from a paramedic’s degree, Folks was mandated to go back to tech school and
start from the ground up.
After working his way back up in the ANG, he was assigned
NCO in charge of the squadron medical element, which led Folks to receive a
full time position with the 192nd Medical Group.
“The opportunity arose to deploy, around this time my wife
decided that being married to me and juggling two careers wasn’t working out,” Folks said. “It is what it is. It’s been my driving force now.”
According to Folks, the deployment was exactly what he
needed. He was able to mentor junior troops and was able to have more hands on
care with patients, which is what he was most passionate about. He was also
able to apply the paperwork knowledge he acquired from his Monday through
Friday job as a health systems specialist.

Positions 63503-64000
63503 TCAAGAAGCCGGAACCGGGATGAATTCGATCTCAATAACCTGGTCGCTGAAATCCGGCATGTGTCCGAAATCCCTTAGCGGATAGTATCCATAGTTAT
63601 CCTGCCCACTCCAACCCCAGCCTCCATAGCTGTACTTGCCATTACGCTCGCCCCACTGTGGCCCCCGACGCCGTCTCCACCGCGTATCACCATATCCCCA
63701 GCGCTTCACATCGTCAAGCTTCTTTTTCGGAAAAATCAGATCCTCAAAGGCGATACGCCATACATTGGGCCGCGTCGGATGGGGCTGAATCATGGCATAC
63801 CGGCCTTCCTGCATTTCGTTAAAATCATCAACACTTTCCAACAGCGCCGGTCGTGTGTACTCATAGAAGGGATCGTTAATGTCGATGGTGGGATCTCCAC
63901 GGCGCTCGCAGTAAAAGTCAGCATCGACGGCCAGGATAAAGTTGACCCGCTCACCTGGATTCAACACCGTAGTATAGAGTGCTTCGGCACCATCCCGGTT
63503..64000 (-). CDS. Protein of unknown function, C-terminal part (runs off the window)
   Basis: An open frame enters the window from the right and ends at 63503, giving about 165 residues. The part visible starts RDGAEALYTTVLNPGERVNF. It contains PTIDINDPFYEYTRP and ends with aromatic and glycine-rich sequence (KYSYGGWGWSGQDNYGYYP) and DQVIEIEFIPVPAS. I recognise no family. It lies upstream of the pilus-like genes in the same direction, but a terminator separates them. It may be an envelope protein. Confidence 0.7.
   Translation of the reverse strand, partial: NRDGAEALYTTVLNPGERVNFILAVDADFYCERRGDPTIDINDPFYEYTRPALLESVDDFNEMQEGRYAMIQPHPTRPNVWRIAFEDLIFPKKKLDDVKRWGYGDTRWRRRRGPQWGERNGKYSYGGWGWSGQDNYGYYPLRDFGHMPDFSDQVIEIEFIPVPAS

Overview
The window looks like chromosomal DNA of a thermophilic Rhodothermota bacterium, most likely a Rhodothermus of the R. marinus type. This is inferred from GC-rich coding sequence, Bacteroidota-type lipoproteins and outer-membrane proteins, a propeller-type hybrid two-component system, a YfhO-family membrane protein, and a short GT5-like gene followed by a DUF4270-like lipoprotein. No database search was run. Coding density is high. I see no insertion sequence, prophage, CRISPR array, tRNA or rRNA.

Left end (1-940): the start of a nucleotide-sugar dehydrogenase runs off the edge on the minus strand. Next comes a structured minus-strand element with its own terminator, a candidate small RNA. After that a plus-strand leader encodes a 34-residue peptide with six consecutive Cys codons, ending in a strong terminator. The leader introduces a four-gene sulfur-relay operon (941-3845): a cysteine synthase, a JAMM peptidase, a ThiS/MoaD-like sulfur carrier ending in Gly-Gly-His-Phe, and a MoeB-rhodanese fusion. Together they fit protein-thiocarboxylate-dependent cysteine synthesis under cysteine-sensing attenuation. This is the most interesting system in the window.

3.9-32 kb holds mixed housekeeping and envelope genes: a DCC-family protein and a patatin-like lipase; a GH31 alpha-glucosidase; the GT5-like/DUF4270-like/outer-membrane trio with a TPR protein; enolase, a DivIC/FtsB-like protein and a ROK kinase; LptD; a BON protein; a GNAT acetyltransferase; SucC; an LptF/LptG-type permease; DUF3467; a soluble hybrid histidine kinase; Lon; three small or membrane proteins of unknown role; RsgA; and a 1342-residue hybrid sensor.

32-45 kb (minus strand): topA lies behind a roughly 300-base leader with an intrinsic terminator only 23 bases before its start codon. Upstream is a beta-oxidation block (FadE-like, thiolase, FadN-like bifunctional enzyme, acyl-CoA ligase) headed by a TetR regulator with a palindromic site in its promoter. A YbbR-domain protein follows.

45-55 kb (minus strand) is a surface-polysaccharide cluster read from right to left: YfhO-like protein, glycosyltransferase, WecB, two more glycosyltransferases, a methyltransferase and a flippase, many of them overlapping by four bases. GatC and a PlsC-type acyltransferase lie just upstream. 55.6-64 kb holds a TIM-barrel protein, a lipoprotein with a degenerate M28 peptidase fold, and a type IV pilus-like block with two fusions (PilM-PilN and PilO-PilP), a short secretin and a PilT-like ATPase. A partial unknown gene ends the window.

"Having just served with Tech. Sgt. Folks while
deployed, I got to witness his professionalism and work ethic first hand,” said
Lt. Col. Michael Schaner, 149th FS commander. “He is absolutely
the best of the best, as you can't beat his vast experience in multiple
services, positive attitude in everything he does, and willingness to put the
team before himself."
After returning from deployment, Folks was awarded the Air
Force achievement award, NCO in charge of the year and overall guardsmen of the
Now with a new home and all his awards under his belt, Folks
is hopeful about what the future holds.
“Your time in the
military is really what you make of it,” Folks said.
Folks is eligible for retirement from the Guard in five years
or add another eight to that for two retirements. According to Folks, he also
has options to go back to school for more certifications in doing what he loves
in a clinic or flying and is now a nationally certified paramedic.
With options for his future, Folks is leaving it up to his
“I know I’m not the one driving this bus, I know God is good
and I’m just going to try my best to stay in tune and just enjoy the ride,” Folks said.